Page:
• use adb to find and retrieve the original app package (this needs to be it’s own step)
  • use apktool to unpackage it.
  • use dex2jar to… convert the dex containing the compiled into a jar file (still compiled)
  • use luyten or jdgui to get java sources.9

Some interesting things to look at

After you unpackage an apk with apktool, you’ll have a directory with something like an android project in it. Take a look around. In particular, you’ll find an assets directory. The assets directory contains all of the pictures and sound files of the game. Feel free to customize the app. Change character pictures. Put in some gangsta rap. Make sure the file names stay the same. When we rebuild from that area, any assets changes will come along for the ride.

In the instructions below, I use a environment variable to hold a base name for the stuff we’re processing. In this example it’s

export APK_NAME=firefightersFireRescue

Getting the package location

This step is not really automatable unless you’ll trying to get everything.10

adb shell pm list packages

Will give you a bunch of lines, including one like this:


Now you want to find out where the apk for that app is on your device

adb shell pm path com.bestopgames.firefightersFireRescue

gives me:


Now that we know where it is, copy from the device to your local unix disk

cd <some path where you'll be doing this experiment>
export APK_NAME=firefightersFireRescue
mkdir apk
cd apk
adb pull /data/app/com.bestopgames.firefightersFireRescue-1/base.apk ${APK_NAME}.apk
cd ..

The other steps for unpackage to decompile

mkdir unpack
${APK_TOOLS}/Apktool/apktool d -s apk/${APK_NAME}.apk -o unpack/${APK_NAME}

${APK_TOOLS}/dex2jar/dex2jar-2.0/d2j-dex2jar.sh unpack/$APK_NAME/classes.dex -o dex2jar/${APK_NAME}.jar

java -jar ${APK_TOOLS}/luyten/luyten-0.5.0.jar dex2jar/firefightersFireRescue.jar 

Additional notes:

  • One note about the -s flag to apktool. This flag is also called the –no-src flag if you don’t give this flag, you won’t get the classes.dex file which you’ll need in the next step.
  • luyten doesn’t have a command line interface beyond telling it what jar to read. To save the javas you’ll need to use the gui.

Modify java, repackage, sign and upload.

In this section, I explain the steps I follow to get new java into an android app. Similar to the install section, I’ll have a cut/pasteable snippet at the end of this one.

Using both the luyten and jdgui decompilation tools I did not get a set of javas that just compiled. Trying to do this did not work:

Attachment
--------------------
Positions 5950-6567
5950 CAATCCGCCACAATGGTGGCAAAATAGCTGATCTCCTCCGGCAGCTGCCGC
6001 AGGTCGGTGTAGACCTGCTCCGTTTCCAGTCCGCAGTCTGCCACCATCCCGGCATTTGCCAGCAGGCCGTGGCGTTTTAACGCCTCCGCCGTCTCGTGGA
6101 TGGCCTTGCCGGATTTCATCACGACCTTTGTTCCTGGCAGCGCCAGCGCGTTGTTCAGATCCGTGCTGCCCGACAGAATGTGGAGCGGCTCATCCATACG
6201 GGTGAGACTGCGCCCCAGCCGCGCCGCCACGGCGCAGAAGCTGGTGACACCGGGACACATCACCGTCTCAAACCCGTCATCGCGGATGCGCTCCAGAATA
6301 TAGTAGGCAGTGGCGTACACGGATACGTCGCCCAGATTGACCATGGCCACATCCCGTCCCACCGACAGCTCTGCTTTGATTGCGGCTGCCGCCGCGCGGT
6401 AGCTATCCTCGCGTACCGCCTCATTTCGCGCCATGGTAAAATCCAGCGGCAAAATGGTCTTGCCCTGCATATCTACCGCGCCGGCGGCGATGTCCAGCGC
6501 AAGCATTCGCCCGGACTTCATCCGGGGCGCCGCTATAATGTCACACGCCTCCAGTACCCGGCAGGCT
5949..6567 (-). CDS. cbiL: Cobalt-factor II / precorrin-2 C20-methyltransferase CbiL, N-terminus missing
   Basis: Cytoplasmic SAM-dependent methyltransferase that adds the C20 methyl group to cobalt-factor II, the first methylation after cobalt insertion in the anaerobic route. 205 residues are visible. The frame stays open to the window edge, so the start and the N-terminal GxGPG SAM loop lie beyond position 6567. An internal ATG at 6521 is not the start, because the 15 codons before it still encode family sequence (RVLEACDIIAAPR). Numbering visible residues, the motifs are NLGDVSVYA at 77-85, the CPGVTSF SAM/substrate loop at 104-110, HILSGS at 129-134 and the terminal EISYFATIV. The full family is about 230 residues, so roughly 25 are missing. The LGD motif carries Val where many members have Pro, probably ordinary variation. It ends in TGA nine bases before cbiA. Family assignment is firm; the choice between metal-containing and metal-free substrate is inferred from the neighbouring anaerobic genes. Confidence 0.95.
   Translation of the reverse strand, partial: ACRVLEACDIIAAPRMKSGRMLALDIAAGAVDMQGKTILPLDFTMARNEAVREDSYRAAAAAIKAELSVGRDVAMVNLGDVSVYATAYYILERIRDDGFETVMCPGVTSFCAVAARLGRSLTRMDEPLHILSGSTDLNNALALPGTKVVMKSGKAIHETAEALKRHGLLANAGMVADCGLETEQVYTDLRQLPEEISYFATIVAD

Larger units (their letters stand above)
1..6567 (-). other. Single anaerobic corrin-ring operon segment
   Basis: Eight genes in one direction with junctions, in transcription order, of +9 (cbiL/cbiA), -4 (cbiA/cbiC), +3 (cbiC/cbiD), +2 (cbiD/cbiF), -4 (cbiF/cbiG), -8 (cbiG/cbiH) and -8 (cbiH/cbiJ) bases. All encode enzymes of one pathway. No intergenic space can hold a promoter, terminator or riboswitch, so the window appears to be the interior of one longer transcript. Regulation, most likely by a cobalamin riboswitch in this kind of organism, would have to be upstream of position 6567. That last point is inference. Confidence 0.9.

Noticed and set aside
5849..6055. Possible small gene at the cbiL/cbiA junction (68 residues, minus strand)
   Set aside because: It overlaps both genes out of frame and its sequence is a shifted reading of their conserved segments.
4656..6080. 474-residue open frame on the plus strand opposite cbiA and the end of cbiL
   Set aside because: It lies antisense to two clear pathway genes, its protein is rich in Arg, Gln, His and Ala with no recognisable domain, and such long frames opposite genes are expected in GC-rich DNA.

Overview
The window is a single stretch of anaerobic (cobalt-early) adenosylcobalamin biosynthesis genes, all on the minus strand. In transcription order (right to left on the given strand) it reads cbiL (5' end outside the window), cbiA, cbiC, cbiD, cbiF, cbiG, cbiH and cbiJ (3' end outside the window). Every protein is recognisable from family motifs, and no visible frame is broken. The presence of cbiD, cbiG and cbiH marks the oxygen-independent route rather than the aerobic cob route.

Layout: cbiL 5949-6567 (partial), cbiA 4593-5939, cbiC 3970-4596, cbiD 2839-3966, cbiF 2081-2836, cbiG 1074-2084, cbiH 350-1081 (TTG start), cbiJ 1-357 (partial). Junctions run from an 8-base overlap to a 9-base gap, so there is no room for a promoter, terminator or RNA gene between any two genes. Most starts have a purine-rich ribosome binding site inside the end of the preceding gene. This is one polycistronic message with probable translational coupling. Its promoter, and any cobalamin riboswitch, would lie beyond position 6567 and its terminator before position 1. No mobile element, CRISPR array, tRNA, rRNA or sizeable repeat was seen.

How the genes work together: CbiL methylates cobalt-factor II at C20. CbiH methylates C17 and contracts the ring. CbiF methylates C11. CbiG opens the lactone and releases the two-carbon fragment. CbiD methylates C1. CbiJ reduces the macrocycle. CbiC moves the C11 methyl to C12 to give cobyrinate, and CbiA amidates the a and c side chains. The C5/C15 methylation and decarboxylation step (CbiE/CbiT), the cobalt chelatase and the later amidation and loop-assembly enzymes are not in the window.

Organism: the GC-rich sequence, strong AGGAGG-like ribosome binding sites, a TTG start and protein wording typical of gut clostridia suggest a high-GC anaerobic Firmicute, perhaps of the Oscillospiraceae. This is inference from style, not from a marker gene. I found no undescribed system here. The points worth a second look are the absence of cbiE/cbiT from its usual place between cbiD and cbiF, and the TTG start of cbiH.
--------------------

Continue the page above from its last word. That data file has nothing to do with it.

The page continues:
javac `find . -name "*.java"

In both cases, I get syntax errors, though not the same errors. Perhaps files from the two could be combined to get a clean full compile. For the purposes of what I’m showing here, you don’t need a clean compile. More on that later.

Turning off ads in the code

Here’s where things get really interesting (I think). Most games are pretty genericly written. They use a limited number of game engines. They use a limited number of in app advertising platforms. Poking around the firefighter game, I find two libraries in particular.

The first of these is cocos2dx: http://www.cocos2d-x.org/ Inside of it, I found the AISActivity class, which has the method “hideAd()”. That told me there’s a way to turn off ads with a switch. hmm. When I look some more, I find that the class ais.constants:Config.class has this:

package com.ais.constants;
  public class Config {
    public static void init() {
      org.cocos2dx.lib.AISCommon.enableAdmob = true; 
      org.cocos2dx.lib.AISCommon.enableInterstitial = true; 
      org.cocos2dx.lib.AISCommon.enableInApp = false; 
      org.cocos2dx.lib.AISCommon.enableLocalNotification = false; 

Can it really be this easy? Now the trick is changing this file and recompiling. But how?

Again, if I do this:

javac `find . -name "*.java"`

I get a ton of errors; recompiling everything would be a pain. Can I recompile just this one class?

javac com/ais/constants/Config.java

Doing that, yields a bunch of android related errors. missing symbols. I tried a couple things. I downloaded the cocos2dx library, but there the problem is which version? I need to compile against something. Then I realized, I have a jar file!

So, here’s what you do. Change the two falses to trues and save it, along with any other files you want to change. You only need to compile modified files. For the commands below, place them under a “newjava” directory. It’s important to retain the intermediate paths to the files. In this example, that’s the com/ais/constants part.11

mkdir -p newjava/com/ais/con<code>tants/
cp <modified Config.java> newjava/com/ais/constants/